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Petaluma group drops opposition to Friedman’s project


A Petaluma group agreed Friday to drop its opposition to the Friedman’s-anchored Deer Creek Village shopping center in exchange for nearly $200,000 in concessions from the developer.

The six-figure settlement is the second the Petaluma Neighborhood Association has achieved in its opposition to large-scale developments in Sonoma County’s second-largest city. The money is earmarked for street, bike, pedestrian and traffic improvements, three community groups and the PNA’s legal costs.

Artist's rendering of proposed Friedman's Home Improvement store in Petaluma.

In 2010, the loosely organized group forced a three-way settlement with the city and developers of the Target shopping center, which netted the two leaders of the group $100,000 and paid $50,000 toward their legal fees. It also required the developer, Regency Centers, to pay the city’s legal fees related to the PNA suit and another one Regency had filed.

Merlone Geier Partners said the $191,000 settlement announced Friday will head off an expected lawsuit that would have further delayed the project and cost perhaps several hundred thousand dollars in legal fees.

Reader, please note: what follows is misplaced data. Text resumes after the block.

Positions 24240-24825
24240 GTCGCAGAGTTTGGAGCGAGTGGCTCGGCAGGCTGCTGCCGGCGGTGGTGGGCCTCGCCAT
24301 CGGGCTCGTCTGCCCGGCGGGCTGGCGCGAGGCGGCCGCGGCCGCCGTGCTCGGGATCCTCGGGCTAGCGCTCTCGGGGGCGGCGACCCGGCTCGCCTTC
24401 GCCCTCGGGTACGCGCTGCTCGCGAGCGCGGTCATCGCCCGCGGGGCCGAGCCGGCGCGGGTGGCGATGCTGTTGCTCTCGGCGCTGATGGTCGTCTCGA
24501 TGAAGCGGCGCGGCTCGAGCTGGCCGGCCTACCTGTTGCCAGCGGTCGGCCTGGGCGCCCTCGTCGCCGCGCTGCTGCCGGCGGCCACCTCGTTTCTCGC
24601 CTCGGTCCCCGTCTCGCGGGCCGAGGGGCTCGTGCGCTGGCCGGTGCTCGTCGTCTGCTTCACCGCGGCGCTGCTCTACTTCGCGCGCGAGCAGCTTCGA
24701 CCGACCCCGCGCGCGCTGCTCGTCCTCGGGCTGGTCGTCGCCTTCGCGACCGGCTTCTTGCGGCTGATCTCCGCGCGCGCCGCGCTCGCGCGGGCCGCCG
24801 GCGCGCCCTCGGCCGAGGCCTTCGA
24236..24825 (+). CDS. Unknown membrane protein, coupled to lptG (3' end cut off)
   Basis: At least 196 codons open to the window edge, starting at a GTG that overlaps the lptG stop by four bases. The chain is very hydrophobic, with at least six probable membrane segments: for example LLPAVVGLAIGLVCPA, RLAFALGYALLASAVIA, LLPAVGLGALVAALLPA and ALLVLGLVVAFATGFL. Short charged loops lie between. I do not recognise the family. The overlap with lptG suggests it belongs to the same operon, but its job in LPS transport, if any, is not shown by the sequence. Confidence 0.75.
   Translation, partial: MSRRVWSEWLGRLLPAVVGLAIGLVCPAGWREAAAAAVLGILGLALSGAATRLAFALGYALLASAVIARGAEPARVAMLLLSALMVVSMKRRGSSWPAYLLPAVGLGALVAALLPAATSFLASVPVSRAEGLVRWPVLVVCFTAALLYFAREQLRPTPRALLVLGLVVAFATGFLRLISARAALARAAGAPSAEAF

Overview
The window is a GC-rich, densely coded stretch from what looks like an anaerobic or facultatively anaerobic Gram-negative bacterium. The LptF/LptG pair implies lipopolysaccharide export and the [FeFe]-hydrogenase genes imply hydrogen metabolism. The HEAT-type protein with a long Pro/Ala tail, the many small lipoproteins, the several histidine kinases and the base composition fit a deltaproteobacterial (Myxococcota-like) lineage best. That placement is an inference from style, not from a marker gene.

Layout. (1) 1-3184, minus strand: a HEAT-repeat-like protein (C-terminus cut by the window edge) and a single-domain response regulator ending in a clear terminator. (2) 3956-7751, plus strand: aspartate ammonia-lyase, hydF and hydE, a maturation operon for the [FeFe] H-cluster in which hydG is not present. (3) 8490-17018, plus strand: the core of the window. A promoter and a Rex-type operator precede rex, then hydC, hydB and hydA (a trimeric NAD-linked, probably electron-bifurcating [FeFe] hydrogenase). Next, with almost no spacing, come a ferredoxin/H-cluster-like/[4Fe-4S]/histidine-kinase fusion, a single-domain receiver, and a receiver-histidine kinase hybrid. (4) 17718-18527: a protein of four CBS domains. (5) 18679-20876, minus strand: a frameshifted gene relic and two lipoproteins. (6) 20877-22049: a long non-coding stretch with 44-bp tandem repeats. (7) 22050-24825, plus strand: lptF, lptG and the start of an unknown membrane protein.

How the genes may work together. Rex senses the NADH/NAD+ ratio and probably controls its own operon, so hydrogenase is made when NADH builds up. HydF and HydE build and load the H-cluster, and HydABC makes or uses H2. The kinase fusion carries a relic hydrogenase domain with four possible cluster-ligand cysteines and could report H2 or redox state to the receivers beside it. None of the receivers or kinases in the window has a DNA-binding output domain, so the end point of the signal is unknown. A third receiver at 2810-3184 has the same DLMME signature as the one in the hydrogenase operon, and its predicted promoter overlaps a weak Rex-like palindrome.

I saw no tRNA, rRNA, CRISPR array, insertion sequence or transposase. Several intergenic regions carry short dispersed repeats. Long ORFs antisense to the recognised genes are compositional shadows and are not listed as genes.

During the planning process, a law firm hired by the PNA, headed by Petaluman Paul Francis, filed several letters of opposition in connection with various aspects of the Deer Creek proposal.

The latest settlement, reached Friday afternoon, calls for the PNA to drop its appeal, scheduled to be considered at Monday’s City Council meeting. The group was asking the City Council to overturn the Planning Commission’s latest approvals of the project’s design.

The City Council had already approved the main planning hurdles, including an environmental impact report for the 36.5-acre, 344,000-square-foot shopping center along North McDowell Boulevard at Rainier Avenue.

When completed, it will be the city’s second-largest shopping center, slightly smaller than the Target center currently under construction on East Washington Street along Highway 101.

“In this tough economy, no one stands to benefit from project delays and a lawsuit,” Greg Geertsen, managing director of Merlone Geier, said in a written statement.

“An agreement has been reached that ensures Friedman’s returns to its hometown, 800 jobs and millions of dollars in additional city revenue that can help rebuild Petaluma’s roads and help protect its neighborhoods and schools.”